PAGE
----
My wife and I have done our fair share of dinner parties as well as catered quite a few friends’ weddings and the number one most requested item by far is Crystal’s patented chilli. The fact that I’ve been producing high-end catering/resto food for almost fifteen years doesn’t ever factor in. If we’re showing up to the pot-luck you can bet we’re bringing chilli. (more…)
Holidays are the balm of body and mind. It’s been a couple days into our long-awaited stay-cation and I’m already starting to feel my soul regenerating and plotting future adventures just like the hedonistic super villain I remember myself to be.
Ironically, one of the first recipes I got to work on between mountain biking trips was a banger I perfected at work. A sublimely simple way to take trout – a tasty and plentiful local river fish – clean up its mealy texture and enhance the profound sweetness buried deep inside. (more…)
New ingredients are like amphetamines for kitchen creativity. From the moment I get home from a farmer’s market or an afternoon of foraging or hell, just back from a regular ‘ol grocery shopping run I’m jacked up! What is this crazy looking-stuff? Where did it come from? How do I process it and what can I do with all the bits? My mind is vibrating in a million different directions at once!
Last week I got a hold of some burdock root at the market in Courtenay and had just such a moment. These rough-looking tubers looked more like something dug out of a cat box than anything I’d serve for dinner, but The lady I bought ‘em from was insistent that they were a delicious spring delicacy! So yeah, I got ‘em home, mind ablaze and immediately starting hunting through my cookbooks for more info. (more…)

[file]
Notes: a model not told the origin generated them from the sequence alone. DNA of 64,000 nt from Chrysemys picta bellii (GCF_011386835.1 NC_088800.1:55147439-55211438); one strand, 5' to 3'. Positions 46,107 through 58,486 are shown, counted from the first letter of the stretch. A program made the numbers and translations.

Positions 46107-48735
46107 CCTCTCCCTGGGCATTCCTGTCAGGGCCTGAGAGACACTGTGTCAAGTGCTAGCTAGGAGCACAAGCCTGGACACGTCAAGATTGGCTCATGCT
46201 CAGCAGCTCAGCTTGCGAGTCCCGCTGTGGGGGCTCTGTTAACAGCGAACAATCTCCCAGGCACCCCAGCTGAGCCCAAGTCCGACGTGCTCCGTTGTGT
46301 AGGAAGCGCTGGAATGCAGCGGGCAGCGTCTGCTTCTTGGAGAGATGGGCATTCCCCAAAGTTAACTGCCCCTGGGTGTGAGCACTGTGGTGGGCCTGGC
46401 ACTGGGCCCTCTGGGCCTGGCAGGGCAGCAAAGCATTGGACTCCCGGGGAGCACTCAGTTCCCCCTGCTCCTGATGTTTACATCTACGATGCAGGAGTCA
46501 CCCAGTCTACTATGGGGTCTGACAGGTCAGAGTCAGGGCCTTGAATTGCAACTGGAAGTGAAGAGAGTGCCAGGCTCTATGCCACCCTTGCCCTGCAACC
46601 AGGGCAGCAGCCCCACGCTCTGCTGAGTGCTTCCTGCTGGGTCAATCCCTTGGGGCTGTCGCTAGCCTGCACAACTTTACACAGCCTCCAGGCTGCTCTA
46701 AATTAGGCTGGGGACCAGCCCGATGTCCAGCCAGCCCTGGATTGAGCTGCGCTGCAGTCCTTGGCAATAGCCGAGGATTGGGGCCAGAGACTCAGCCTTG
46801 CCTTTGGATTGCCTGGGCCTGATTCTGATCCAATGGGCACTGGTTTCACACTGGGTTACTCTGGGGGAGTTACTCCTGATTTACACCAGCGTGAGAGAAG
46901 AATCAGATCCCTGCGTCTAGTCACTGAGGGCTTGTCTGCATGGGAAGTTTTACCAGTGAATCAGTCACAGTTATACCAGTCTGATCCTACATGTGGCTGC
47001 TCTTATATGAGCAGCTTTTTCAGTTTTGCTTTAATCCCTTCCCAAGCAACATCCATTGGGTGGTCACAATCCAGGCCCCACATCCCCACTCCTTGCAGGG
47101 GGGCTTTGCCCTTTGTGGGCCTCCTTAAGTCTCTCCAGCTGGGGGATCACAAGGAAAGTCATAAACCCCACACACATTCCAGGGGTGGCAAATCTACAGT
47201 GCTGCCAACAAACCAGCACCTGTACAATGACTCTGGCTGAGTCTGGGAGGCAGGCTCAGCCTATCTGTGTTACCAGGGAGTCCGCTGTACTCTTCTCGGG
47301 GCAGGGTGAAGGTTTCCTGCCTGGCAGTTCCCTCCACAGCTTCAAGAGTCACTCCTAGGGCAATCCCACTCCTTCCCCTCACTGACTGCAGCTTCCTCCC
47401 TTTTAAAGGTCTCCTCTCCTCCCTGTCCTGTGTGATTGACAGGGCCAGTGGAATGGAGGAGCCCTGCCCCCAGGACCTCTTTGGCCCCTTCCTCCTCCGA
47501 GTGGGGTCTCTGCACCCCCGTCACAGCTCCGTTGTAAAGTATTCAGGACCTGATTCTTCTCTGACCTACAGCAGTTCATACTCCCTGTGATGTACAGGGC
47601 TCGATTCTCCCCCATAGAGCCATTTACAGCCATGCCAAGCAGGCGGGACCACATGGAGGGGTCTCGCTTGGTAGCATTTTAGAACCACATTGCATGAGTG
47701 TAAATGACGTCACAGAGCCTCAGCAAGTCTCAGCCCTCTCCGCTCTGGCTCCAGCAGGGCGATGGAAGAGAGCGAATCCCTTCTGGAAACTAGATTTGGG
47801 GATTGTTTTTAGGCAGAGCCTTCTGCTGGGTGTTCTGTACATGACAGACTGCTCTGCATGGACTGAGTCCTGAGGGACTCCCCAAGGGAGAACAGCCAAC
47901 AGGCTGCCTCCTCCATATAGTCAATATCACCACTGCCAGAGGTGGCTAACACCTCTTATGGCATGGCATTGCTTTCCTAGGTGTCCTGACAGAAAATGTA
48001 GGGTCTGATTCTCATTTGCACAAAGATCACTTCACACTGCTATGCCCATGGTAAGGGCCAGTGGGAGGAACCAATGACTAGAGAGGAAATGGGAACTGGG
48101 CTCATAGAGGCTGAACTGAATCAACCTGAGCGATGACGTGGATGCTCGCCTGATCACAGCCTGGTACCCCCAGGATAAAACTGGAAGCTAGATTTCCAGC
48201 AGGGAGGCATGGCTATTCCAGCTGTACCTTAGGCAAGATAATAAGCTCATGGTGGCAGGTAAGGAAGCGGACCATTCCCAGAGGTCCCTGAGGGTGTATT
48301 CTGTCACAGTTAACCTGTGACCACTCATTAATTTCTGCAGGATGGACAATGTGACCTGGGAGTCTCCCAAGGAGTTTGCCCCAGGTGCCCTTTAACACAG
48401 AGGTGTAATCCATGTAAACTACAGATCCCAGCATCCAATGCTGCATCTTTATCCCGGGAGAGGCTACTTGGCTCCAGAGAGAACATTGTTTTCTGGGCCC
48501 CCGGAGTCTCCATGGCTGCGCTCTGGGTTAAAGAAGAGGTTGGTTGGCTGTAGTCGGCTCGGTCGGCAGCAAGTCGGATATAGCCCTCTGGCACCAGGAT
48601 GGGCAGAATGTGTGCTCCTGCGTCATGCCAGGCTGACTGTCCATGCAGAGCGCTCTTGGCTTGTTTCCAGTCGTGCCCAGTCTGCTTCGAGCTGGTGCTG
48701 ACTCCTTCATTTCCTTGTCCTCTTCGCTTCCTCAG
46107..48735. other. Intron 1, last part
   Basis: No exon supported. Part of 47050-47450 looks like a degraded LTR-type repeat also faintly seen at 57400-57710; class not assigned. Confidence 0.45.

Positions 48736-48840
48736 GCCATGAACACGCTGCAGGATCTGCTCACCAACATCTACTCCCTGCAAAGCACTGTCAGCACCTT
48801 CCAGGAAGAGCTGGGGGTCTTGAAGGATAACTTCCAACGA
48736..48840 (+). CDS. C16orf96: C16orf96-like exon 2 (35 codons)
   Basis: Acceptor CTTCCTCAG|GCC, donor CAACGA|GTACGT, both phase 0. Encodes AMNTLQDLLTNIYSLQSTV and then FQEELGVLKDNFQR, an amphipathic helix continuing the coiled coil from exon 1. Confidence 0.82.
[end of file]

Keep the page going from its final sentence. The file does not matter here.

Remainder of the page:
My two greatest culinary passions are a) methods of preserving food- the simpler and more flavourful the better – and b) duck! The former being a tether to the distant past when salting and fermenting meant survival for crafty cooks and the latter being the tastiest damn animal know to man.
Now I know I’ve already done a ton of duck recipes, including the great-granddaddy of all preserved duck dishes: confit du canard, but bear with me one more time ‘cause this one’s a keeper. It’s a technique for preserving breasts that results in a semi-cured, dense and beautifully salty-sweet taste reminiscent of prosciutto de parma. It’s dead-easy and a great entry-level way to get into more serious charcuterie. (more…)